In the upcoming 2022 budget, Hogsett is boosting that figure to $15 million per year for the next three years.

Hart said key to the city’s approach to stopping violence at the community level is accounting for the money that has been spent and will be allocated in the future.

“Over the last year-and-a-half that I’ve been a council member, something I’ve noticed is we make appropriations to reduce violent crime in certain initiatives through the Office of Public Health and Safety and the police department, but we never see the results of those dollars. We spend the money but there’s no follow up,” he said. “Our Office of Performance and Audit needs to be scrutinizing our agencies more and saying, ‘We appropriated these dollars, did we get the result we were looking for with those dollars?’”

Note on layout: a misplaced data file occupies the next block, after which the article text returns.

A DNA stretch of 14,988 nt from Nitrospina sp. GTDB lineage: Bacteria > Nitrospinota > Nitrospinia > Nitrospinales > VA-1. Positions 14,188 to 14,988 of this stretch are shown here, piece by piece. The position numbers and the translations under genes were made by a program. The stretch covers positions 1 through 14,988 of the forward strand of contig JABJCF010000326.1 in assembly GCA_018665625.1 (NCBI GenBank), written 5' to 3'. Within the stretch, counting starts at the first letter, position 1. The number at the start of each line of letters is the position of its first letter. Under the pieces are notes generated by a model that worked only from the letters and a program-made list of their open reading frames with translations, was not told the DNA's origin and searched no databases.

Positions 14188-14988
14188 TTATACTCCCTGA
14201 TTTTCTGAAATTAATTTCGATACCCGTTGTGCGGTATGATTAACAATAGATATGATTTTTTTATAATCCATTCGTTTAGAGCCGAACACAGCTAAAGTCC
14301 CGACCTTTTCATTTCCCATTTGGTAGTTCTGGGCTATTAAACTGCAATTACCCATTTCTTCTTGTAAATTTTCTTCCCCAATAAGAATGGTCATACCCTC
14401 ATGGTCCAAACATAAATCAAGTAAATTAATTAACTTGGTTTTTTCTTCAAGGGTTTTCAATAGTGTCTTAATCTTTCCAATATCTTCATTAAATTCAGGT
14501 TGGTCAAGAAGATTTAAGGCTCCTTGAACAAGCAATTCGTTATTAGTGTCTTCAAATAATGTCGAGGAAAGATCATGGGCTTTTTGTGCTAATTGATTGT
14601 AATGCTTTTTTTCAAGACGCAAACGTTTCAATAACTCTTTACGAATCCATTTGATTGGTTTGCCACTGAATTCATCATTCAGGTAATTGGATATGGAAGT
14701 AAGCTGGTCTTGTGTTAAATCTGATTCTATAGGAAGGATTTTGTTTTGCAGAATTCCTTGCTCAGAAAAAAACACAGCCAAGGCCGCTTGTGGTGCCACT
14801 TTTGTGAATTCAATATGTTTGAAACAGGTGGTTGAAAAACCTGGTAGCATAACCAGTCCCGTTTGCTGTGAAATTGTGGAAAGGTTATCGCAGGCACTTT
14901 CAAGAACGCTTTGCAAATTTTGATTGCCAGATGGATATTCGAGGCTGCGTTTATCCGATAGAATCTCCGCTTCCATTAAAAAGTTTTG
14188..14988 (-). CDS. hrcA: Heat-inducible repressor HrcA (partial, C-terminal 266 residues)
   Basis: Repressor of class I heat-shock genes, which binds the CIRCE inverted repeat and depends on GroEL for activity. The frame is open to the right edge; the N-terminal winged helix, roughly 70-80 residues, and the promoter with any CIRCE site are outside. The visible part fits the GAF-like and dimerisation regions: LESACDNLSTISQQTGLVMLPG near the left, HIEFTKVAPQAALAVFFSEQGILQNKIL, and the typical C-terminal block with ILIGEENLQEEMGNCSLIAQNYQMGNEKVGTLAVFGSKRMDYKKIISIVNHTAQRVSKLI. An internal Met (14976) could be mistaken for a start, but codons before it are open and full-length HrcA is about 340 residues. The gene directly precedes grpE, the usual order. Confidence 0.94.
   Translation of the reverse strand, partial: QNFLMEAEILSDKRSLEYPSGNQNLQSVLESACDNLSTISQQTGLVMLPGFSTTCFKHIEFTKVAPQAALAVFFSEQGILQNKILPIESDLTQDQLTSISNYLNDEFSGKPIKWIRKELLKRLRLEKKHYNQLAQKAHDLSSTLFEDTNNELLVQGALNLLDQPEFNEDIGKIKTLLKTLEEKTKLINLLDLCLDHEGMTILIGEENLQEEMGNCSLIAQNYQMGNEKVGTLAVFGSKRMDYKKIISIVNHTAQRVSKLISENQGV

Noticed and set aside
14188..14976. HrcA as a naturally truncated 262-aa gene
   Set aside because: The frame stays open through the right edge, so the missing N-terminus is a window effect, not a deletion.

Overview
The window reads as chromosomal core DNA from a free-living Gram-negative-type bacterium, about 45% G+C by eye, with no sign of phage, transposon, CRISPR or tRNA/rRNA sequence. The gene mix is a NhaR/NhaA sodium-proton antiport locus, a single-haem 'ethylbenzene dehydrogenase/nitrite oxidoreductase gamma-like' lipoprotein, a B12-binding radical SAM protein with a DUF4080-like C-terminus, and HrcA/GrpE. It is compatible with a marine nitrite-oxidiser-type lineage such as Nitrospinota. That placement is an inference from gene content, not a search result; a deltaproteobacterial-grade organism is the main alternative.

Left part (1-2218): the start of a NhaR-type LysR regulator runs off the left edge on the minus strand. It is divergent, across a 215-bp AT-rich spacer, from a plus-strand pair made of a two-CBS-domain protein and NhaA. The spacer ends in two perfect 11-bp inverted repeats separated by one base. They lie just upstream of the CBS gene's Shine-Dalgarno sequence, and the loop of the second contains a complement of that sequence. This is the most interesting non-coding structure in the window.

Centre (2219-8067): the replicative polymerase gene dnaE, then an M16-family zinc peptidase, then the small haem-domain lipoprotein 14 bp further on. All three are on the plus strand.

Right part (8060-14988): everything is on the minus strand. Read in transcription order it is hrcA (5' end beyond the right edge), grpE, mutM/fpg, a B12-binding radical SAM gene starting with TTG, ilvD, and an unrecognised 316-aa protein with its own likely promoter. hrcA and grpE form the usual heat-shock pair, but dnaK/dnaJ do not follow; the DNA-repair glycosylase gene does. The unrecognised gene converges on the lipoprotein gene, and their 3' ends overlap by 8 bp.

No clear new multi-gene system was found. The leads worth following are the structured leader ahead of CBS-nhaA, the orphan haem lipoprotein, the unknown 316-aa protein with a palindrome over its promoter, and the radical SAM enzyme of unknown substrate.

Michael-Paul Hart

The mayor’s office insists that the Central Indiana Community Foundation, its administrator of grants funding, will oversee the spending and work closely with the community organizations in receipt of the city funds.

When asked about the spasm of violence that rocked Indianapolis on Labor Day, a spokesman for Hogsett issued this statement:

“The gun violence experienced by our community today is heartbreaking and unacceptable. That’s why Mayor Hogsett has introduced a $150-million anti-violence plan that will invest in our law enforcement officers, giving them the tools and resources they need to hold perpetrators of violence responsible, while also directing unprecedented resources into addressing the root causes of violent crime and the community-based groups working to stop this destructive cycle. It will take all of us to address the scourge of gun violence and create a safer community for all who call Indianapolis home.”